Ideally, I enjoy running one, and only, one lap. However, running is seldom ideal and occasionally we must run more than one lap. Last summer, I found my ideal running course, ideal for me, anyway. About nine miles with gently rolling hills and enough variety in scenery to keep my run interesting. I saw and greeted enough runners on this course to make me feel like I was running with someone else. This course was perfect for me! Especially since it was only one lap long!
However, during the fall, the days became shorter and darkness covered the course much earlier than I would have liked. The first few runs of shortened daylight, I ended my run in darkness. When I lived in Chicago, this wasn’t a problem because of the streetlights. However, in Glendale Heights and Glen Ellyn, there were no streetlights anywhere except downtown. I was running in the dark. And I could barely see where I was running. I was also blinded by the headlights of oncoming cars. I had to adjust my starting time so I could finish my run by dusk when I could still see somewhat.
Then in addition to the shortened days, I also had to contend with one of the most wintry winters of my life. The first snowfall, I was able to run my usual course as the snow was fluffy and actually fun to run in. However, as the snow melted and refroze into ice, it became a slippery hazard, especially on the downhills. The first time I encountered an icy downhill, I re-pulled my already pulled left hamstring. I had only run about a quarter-mile, but I had to limp back home at slow trot, even slower than my already slow pace. I was able to run my course a few more times until the repeated snowstorms struck. Not only was my running course dark by 4:30 P.M., but it was also at least ankle-deep in snow in ice in most places. Not everyone shoveled their sidewalks.
I was just getting into the groove of running, so I didn’t want to slow down during the winter. Before I started running this nine-mile course, I was running laps around our housing complex. Each lap was about 0.9 of a mile. I ran five laps as many times per week as my body would allow for 4.5 miles. I’m pretty sure the lap was 0.9 of a mile because I measured it with my iPhone 2, my car, my Samsung Galaxy Note 2, and my car again just to confirm the distance. So, I was fairly sure I was running 0.9 of a mile with each lap. And the reason I was running laps in our complex was that I lacked the self-confidence to go out and run on an out-and-back course. I was afraid I wouldn’t have the endurance to finish and I would be stranded miles from home.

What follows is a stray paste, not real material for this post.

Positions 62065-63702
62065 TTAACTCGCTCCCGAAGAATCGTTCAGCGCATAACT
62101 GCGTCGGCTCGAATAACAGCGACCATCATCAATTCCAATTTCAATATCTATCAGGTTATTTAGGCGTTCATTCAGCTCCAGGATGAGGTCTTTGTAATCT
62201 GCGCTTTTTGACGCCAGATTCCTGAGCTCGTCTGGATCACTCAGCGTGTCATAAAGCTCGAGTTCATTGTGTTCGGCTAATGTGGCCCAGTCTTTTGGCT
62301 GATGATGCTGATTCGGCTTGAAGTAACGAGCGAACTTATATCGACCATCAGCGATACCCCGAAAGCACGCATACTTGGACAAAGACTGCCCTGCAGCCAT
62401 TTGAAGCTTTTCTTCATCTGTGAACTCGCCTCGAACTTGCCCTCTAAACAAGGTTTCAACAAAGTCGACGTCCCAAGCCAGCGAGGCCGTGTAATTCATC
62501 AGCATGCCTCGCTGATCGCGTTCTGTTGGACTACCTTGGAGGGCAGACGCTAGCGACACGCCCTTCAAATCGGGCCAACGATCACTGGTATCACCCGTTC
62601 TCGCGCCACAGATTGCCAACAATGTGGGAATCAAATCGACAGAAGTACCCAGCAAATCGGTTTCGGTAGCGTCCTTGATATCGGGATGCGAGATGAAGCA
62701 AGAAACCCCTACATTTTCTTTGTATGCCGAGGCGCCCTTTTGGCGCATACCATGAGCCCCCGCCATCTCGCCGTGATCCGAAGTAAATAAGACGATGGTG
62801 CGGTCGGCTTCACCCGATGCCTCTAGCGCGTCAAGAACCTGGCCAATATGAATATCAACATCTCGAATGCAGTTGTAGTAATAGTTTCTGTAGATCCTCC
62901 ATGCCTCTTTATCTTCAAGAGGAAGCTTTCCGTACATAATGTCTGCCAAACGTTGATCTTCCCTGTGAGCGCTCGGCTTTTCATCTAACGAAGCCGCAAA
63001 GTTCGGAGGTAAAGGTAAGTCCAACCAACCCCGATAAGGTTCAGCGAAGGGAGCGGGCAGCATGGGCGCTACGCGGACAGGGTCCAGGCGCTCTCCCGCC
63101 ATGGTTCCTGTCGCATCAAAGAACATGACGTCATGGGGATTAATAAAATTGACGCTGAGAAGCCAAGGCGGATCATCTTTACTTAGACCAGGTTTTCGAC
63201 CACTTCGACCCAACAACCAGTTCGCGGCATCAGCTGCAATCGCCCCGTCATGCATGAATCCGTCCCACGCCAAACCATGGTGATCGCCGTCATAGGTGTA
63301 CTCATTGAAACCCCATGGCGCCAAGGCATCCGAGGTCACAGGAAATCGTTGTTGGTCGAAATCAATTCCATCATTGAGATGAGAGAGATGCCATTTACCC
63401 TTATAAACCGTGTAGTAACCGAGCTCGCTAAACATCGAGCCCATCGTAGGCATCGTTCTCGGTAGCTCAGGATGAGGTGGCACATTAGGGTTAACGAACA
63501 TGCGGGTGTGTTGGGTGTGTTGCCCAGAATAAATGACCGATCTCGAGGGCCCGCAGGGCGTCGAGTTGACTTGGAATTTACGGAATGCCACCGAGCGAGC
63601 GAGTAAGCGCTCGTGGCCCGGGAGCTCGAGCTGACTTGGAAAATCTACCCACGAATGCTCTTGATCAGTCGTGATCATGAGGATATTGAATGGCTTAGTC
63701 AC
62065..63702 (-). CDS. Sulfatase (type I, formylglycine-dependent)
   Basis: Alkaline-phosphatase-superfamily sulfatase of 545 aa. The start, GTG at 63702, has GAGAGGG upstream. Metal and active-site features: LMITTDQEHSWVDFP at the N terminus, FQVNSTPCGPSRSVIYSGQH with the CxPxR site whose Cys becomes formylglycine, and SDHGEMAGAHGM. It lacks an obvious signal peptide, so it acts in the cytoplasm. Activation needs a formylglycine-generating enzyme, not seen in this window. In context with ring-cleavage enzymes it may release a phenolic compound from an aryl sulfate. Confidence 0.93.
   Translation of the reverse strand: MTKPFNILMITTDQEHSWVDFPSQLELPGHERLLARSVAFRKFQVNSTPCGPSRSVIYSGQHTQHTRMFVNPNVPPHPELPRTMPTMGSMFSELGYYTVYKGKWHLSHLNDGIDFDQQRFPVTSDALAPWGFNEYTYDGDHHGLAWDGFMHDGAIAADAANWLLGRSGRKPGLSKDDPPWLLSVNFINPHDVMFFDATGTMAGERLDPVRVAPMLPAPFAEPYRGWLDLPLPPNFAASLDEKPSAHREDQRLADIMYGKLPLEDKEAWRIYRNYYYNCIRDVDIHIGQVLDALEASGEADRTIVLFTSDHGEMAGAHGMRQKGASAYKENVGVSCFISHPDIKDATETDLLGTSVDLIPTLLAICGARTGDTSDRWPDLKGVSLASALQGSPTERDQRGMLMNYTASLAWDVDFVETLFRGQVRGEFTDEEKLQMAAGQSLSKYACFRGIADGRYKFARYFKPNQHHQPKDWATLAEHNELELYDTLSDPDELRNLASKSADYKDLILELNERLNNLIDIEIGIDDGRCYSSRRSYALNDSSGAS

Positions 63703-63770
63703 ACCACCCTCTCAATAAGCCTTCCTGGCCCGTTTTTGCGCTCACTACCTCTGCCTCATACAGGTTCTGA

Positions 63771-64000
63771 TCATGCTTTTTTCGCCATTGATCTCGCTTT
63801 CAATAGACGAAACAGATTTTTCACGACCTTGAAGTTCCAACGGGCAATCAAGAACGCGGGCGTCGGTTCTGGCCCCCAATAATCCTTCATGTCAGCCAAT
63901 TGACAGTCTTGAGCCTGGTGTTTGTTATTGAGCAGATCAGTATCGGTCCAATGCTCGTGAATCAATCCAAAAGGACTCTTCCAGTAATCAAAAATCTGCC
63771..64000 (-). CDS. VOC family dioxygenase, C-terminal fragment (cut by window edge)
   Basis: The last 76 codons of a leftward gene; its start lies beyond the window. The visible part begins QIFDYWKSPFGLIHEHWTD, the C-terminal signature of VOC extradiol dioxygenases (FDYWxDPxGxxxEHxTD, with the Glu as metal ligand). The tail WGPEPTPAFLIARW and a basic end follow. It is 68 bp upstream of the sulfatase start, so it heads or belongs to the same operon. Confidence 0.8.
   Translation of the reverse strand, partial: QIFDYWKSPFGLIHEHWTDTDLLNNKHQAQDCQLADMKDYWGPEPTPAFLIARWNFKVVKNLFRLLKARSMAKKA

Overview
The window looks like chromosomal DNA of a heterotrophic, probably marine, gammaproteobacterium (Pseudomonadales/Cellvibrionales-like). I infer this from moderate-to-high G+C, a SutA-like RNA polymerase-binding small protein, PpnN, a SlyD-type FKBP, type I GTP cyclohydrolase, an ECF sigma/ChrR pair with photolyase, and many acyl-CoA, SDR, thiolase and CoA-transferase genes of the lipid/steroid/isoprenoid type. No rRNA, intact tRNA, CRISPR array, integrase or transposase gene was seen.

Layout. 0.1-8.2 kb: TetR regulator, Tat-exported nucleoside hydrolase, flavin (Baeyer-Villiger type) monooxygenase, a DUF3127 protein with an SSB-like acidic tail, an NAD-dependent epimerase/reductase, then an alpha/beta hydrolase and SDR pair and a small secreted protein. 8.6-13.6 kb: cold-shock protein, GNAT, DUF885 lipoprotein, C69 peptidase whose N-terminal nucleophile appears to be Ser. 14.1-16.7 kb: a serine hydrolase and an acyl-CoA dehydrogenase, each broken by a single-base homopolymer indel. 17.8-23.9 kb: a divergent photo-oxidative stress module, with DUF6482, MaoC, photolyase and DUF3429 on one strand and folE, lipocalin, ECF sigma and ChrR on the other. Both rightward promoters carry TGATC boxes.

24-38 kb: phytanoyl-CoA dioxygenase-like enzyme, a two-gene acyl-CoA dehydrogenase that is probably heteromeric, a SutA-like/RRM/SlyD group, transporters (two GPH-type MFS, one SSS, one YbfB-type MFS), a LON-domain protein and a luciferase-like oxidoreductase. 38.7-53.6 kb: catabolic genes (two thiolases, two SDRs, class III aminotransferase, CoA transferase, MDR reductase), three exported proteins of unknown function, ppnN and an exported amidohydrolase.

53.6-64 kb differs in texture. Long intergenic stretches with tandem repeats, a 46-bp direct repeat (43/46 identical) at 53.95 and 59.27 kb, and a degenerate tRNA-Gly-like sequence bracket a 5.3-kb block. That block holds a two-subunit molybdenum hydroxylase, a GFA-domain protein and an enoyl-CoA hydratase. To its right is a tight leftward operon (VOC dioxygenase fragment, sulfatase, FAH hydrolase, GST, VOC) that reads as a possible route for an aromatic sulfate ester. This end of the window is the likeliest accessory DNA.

Anyway, once the snow and ice accumulated on my running course, I began running laps again, out of necessity. What I hate about running laps is that it’s repetitive, but because it’s repetitive, I also find comfort in running laps. Despite the snow and ice outside of our complex, snowplows cleared the street of our housing complex and the street was salted so I had a more or less good running surface on most days. I ran ten laps on most days last winter. I didn’t run on the coldest day of the year because my wife was told she didn’t have to go to work because of the extreme cold and so she was home to forbid me from exiting our front door. Otherwise, I would have run that day, too. Don’t get me wrong, but I enjoyed not having to brave the elements that day. Thank you, wife! Especially, for the hot chocolate that day.
One thing I learned from running laps is that life is also about running laps. We do many things repeatedly in life and in running. In running, it’s left foot, right foot, repeat. And I keep repeating putting one foot in front of the other until I finish running my desired distance. Or, until I can’t run any longer, for whatever reason, extreme weather, or lack of desire or endurance. In life, we repeat many things such as education: grade school, high school, college, graduate school. I have run many laps in my life, in many different areas, but it’s all repetition. I choose to enjoy the repetition of these laps because of the comfort they provide. I enjoy the comfort of life’s laps.
However, when I run, I still prefer to run only one lap!